The list above is not a complete list of all the medications that can cause secondary hyperhidrosis, just the most common. There are several other classes of medications that have certain drugs which can cause diaphoresis including certain cancer medications, heart and blood pressure medications, GI medications, blood and immune medications, lung medications, and genitourinary medications. The specific names of these medications was not included as they are less common, but if a patient is on a medication to treat one of these conditions and they suspect secondary hyperhidrosis they should consult a doctor.[1]

Options for Dealing with Medication-induced Hyperhidrosis

The most obvious solution for treating hyperhidrosis caused by a medication is to stop taking it. However, that is not always a viable option for certain patients. Some patients may need to continue taking the offending medication because it will be further deleterious for their health to stop taking it.[3] For example, a psychiatric patient may find it necessary to take medicine which causes hyperhidrosis in order to continue functioning. In this situation, discontinuing the causative drug is not in the best interest of the patient. This type of patient may benefit from taking another oral medication used to treat hyperhidrosis. While there are other therapies for treating hyperhidrosis, they are targeted at specific problem areas, and typically secondary hyperhidrosis occurs all over the body so a systemic approach is more appropriate. The medications most often used to treat excessive sweating in this situation are called anticholinergics. Most commonly doctors use either glycopyrrolate or oxybutynin if they are going to prescribe an anticholinergic.[1] There are many other situations like the example given above in which a patient may be at a higher risk from discontinuing their medication than from treating its side-effect.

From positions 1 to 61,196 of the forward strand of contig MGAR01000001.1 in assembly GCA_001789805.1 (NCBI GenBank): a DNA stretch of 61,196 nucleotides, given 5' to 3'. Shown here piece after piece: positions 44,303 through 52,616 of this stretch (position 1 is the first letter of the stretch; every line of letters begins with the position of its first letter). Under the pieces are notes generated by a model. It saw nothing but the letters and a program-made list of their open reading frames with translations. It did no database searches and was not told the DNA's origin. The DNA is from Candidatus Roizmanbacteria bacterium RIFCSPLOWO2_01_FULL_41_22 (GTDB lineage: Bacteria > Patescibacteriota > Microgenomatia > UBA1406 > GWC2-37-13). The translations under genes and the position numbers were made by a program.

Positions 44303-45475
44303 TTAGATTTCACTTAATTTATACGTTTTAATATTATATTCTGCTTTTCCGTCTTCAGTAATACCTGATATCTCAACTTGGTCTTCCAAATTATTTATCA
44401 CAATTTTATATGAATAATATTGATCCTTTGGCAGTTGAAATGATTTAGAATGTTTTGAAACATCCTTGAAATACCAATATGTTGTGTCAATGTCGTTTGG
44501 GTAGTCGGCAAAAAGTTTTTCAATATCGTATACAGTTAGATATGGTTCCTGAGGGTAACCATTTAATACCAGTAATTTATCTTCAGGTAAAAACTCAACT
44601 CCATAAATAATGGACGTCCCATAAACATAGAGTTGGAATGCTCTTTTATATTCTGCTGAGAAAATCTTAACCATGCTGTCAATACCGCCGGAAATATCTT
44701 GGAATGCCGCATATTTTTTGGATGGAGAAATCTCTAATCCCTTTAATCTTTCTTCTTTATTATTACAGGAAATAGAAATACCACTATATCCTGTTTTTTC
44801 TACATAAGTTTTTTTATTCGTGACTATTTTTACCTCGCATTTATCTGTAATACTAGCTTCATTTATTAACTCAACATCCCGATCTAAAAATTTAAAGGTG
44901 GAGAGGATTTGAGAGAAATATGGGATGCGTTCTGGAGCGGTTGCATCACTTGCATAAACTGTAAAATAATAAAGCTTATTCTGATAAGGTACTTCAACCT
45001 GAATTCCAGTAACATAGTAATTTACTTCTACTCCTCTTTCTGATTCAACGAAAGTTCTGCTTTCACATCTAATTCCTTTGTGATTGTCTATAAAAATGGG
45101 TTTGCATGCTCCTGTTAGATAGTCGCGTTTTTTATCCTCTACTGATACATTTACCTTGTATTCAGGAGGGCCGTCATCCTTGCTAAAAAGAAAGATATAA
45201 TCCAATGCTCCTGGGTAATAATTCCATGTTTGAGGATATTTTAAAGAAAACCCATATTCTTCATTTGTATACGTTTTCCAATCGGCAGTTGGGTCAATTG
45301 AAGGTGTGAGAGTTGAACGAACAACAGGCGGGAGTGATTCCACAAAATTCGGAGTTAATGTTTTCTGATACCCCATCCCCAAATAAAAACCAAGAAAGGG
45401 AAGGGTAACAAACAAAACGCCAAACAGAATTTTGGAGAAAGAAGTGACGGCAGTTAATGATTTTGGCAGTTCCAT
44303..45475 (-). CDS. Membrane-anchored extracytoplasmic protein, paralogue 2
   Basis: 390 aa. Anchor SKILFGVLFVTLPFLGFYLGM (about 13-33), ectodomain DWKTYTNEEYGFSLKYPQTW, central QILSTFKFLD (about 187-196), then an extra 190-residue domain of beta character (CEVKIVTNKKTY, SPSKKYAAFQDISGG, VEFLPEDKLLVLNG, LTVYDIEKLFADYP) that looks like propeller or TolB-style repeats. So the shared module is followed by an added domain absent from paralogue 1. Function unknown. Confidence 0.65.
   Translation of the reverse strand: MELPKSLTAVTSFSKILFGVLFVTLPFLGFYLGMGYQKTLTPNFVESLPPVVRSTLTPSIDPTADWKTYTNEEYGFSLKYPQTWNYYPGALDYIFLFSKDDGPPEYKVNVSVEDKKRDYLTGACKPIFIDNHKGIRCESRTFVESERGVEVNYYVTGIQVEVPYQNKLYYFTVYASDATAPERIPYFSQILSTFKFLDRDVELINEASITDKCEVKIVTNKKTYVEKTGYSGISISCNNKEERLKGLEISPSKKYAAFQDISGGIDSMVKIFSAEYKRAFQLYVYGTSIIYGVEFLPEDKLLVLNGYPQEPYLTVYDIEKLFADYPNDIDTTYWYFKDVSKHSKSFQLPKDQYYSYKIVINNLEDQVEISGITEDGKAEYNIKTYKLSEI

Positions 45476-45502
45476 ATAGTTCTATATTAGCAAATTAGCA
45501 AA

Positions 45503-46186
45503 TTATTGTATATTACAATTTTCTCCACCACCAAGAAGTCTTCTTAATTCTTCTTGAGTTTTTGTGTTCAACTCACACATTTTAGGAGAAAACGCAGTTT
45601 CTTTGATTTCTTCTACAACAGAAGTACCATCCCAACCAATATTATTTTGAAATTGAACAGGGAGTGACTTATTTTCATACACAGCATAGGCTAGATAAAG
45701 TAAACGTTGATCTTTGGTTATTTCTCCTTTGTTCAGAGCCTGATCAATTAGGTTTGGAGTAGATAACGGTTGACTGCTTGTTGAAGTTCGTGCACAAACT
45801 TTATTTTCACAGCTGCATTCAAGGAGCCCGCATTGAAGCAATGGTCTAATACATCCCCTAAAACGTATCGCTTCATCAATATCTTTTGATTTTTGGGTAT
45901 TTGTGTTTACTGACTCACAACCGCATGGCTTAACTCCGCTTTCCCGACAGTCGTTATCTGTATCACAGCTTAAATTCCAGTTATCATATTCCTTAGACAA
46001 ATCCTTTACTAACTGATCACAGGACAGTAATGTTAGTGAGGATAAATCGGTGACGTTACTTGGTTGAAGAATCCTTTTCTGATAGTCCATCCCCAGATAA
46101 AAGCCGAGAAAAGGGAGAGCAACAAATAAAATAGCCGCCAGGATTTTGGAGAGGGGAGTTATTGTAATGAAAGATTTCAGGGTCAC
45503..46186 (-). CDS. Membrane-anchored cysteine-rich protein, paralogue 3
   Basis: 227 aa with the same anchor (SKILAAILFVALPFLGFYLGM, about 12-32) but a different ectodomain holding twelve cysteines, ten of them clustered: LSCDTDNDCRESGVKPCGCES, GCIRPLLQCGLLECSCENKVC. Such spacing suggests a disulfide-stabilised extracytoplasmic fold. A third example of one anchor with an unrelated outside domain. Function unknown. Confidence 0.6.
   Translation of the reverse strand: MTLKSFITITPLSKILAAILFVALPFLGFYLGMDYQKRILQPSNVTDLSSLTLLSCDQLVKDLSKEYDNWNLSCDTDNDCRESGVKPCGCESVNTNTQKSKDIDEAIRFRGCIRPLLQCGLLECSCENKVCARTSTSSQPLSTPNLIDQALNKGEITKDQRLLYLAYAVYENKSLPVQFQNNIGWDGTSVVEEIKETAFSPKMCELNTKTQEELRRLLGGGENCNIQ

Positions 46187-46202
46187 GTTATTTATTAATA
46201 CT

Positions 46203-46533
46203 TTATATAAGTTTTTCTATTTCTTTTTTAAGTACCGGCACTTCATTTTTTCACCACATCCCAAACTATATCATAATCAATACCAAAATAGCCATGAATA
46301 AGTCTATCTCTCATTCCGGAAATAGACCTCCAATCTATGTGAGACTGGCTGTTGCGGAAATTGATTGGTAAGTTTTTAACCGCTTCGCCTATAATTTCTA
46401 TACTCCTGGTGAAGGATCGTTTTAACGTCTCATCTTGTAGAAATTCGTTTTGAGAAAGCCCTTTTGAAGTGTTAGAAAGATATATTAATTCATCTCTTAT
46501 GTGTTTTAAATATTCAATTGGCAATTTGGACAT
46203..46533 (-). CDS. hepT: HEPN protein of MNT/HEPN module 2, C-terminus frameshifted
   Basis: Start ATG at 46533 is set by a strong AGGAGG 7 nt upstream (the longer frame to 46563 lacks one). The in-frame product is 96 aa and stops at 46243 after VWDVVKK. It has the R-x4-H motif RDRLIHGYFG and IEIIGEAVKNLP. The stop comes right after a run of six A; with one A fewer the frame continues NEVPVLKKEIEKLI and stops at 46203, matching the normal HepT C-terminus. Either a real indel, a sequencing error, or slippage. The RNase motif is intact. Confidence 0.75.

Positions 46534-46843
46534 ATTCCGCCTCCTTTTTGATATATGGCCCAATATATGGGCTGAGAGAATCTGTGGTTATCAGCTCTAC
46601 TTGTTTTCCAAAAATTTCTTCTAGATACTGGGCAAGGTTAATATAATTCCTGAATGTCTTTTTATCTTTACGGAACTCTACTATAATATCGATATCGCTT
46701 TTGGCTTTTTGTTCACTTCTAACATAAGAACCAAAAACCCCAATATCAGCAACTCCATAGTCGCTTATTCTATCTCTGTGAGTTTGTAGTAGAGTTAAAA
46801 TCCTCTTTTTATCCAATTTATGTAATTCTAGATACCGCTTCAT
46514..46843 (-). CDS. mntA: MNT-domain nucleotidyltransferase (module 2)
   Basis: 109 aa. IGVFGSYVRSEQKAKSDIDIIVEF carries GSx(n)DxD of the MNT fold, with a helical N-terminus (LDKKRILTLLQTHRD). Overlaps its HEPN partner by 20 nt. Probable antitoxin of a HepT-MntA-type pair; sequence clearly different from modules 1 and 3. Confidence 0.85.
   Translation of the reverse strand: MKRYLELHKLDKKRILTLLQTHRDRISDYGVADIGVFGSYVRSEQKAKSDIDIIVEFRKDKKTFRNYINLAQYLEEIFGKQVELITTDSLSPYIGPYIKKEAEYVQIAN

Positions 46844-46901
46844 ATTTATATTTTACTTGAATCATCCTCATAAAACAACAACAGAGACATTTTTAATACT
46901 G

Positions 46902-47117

Withdrawal from Medication or Drugs

In some cases, secondary hyperhidrosis is not caused directly by taking a medication but by not taking it. This occurs after a person becomes physically dependant on a drug or medication. Most commonly people can experience hyperhidrosis symptoms due to withdrawing from alcohol, and occasionally other substances. It can also be a symptom of intoxication from alcohol as alcohol is known to exaggerate excessive sweating. [4] Withdrawal can be a challenging and it is important to get medical supervision.

It is important for patients to manage hyperhidrosis with a doctor, especially if they suspect the onset may be due to a medication. The positive thing about hyperhidrosis induced by a medication is that there may be a simple solution to fix it, and for those who cannot stop taking their medications there are other drugs which can alleviate their symptoms.

  1. Pariser, D. M. (2014). Hyperhidrosis (4th ed., Vol. 32). Philadelphia, PA: Elsevier.
  2. Common Drugs/Medications Known to Cause Diaphoresis Listed by Therapeutic Class. (n.d.). Retrieved August 7, 2018, from
  3. Cheshire, W. P., & Fealy, R. D. (2008). Drug-induced hyperhidrosis and hypohidrosis: Incidence, prevention and management. Drug Safety, 31(2), 109-126. Retrieved August 6, 2018, from
  4. Paisly, A. N., & Buckler, H. M. (2010). Investigating secondary hyperhidrosis. BMJ : British Medical Journal, 341. doi:DOI:10.1136/bmj.c4475